Calgary’s office market is in an absolute freefall. And it’s about to get even worse

Oil prices, a supply glut, and the Covid-19 pandemic spell trouble in Alberta

New York Weekend Edition /
Apr.April 25, 2020 12:00 PM
A third of Calgary office space could become vacant by the first quarter of next year thanks to falling oil prices, the coronavirus pandemic, and already troubling supply glut. (Credit: iStock)

A third of Calgary office space could become vacant by the first quarter of next year thanks to falling oil prices, the coronavirus pandemic, and already troubling supply glut. (Credit: iStock)

By early next year, a third of Calgary’s office space might be vacant.

It’s an incredible figure when you consider that Calgary already entered the economic slowdown brought on by coronavirus with a supply glut, and now more than 20 percent of office space in the capital of Canada’s energy industry is vacant, according to Bloomberg.

Developers delivered millions of square feet in the years following the 2008 financial crisis, but in 2014 the price of oil started dropping and vacancy started to rise, much as it did in Houston. Logistical issues getting oil to U.S. refineries also started to take a toll.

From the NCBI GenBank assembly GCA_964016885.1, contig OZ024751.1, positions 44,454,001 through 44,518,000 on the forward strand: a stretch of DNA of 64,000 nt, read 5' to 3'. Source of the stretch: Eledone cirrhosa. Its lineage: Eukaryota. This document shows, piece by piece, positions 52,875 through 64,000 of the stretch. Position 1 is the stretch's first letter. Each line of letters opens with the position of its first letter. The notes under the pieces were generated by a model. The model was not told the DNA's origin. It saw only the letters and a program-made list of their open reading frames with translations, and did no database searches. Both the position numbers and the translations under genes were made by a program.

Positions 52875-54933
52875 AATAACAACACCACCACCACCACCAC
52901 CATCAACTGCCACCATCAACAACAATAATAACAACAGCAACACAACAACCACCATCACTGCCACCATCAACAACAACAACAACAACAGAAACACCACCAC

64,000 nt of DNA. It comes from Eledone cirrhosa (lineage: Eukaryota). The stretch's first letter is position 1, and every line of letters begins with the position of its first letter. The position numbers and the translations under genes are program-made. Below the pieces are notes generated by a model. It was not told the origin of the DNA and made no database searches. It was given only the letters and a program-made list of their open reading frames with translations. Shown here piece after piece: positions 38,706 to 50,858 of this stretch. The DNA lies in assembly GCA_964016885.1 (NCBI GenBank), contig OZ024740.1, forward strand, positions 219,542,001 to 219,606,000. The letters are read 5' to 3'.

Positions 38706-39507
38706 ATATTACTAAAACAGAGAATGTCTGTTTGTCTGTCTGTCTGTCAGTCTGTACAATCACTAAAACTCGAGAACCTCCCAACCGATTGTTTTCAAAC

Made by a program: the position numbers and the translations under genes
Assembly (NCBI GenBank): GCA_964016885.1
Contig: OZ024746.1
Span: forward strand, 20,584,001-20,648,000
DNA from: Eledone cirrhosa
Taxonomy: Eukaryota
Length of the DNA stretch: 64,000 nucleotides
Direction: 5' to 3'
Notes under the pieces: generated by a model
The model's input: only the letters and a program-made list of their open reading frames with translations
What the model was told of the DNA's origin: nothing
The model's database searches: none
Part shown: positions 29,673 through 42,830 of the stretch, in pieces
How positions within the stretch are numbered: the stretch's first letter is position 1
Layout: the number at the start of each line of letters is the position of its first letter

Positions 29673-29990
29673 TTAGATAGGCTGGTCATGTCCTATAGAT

For example, developer Strategic Group — which put a portion of its portfolio into creditor protection last year — said that since oil prices started falling in mid-2014, the company lost 78 tenants occupying more than half a million square feet of space.

“There was the Calgary that everyone was used to: boom, bust, boom,” said Roelof Van Dijk, the director of market analytics for CoStar’s Canadian outfit.

CoStar predicts that 33.1 percent of office space could be available by the first quarter of 2021.

Net asking rents have already cratered to about $10.60 a foot, less than half of asking rents in Vancouver and Toronto. Four buildings are empty and Brookfield’s two-tower, three-year-old development is still absorbing tenants, so there are few scenarios in which vacancy rates improve.

The recent freefall in oil prices could impact real estate in other ways. Oil-rich nations are huge investors in U.S. real estate in particular. A pullback by the sovereign wealth funds of nations like Saudi Arabia, Norway and the United Arab Emirates could leave a lot of would-be sellers without suitors. [Bloomberg— Dennis Lynch


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